Procurement managers might begin to feel isolated and may wonder that their departmental needs are unimportant or will be unmet.
How to Ensure Successful Procure-to-Pay Automation
Resistance to P2P automation is natural.
The five concerns outlined above, combined with a fear of the unknown, might lead procurement directors to become increasingly resistant to change.
Fortunately, company officials can efficiently address the concerns above by communicating with procurement directors about the many benefits of P2P automation.
Here are the five steps that company officials can take to help procurement directors overcome their resistance to P2P automation.
1. Tell procurement directors exactly what's in it for them.
The first and most crucial step to winning over procurement directors is to outline the many ways that P2P automation will make their jobs smoother and more manageable.
Here are a few specific ways in which P2P automation benefits procurement directors:
- Procurement staff can turn their attention to more pressing, value-added job tasks
- Supplier relationships are easier to track and manage
- Procurement directors can take advantage of discounts for advance payments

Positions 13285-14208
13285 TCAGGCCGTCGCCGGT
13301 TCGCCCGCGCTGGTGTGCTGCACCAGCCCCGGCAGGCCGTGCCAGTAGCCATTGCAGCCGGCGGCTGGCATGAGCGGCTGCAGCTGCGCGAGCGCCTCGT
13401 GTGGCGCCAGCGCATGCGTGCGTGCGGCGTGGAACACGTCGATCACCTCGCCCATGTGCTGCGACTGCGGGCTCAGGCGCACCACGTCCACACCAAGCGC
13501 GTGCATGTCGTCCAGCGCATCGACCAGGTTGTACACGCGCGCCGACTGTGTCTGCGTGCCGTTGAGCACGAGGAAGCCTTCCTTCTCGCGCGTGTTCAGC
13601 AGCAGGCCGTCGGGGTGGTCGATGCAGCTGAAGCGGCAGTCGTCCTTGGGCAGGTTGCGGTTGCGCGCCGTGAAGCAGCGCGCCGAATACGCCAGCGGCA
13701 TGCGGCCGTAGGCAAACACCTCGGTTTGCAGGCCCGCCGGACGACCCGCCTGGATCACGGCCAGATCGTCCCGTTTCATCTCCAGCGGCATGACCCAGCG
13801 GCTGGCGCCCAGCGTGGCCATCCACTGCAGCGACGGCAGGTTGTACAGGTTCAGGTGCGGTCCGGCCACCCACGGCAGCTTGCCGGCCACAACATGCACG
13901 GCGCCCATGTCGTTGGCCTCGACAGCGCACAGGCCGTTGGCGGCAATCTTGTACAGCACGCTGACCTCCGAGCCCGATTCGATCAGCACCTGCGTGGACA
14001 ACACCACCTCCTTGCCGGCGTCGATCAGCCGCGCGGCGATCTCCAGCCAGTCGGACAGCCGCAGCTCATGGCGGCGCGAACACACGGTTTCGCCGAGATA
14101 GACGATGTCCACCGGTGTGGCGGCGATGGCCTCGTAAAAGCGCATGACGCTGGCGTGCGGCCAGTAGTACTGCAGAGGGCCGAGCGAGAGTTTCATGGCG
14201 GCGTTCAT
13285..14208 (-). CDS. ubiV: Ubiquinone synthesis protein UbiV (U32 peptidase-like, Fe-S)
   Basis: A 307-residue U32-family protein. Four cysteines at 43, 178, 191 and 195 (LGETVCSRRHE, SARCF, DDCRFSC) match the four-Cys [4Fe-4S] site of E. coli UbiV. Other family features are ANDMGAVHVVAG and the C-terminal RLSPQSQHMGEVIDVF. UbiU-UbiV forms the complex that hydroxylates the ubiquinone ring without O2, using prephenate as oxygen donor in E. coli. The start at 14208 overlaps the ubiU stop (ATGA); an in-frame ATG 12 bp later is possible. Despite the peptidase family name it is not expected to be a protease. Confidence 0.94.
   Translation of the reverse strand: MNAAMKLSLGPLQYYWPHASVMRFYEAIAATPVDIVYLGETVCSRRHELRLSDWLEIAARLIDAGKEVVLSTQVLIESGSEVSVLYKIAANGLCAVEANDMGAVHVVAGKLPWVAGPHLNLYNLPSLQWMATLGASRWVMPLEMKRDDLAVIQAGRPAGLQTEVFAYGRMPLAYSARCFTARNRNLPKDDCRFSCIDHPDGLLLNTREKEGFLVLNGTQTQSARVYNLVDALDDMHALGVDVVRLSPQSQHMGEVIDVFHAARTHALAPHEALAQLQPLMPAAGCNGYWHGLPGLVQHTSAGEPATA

- Compliance with supplier contracts is more straightforward to ensure
2. Reassure procurement directors that their jobs are secure.
Procurement directors will not be fully open to P2P automation until they are confident that their jobs are safe.
You can help instill confidence in procurement directors by explaining that the goal of process automation is not to eliminate their jobs, but rather to help procurement staff operate more accurately and efficiently.
Let them know that their job satisfaction will likely increase because of the ability to perform tasks that are more valuable and innovative.
3. Let procurement directors know that they will experience minimal downtime.
In contrast to most process transitions, the transition to P2P automation is fast, easy, and involves minimal downtime.
Procurement staff can quickly adapt to P2P automation and begin to increase their focus on more productive tasks, including the following: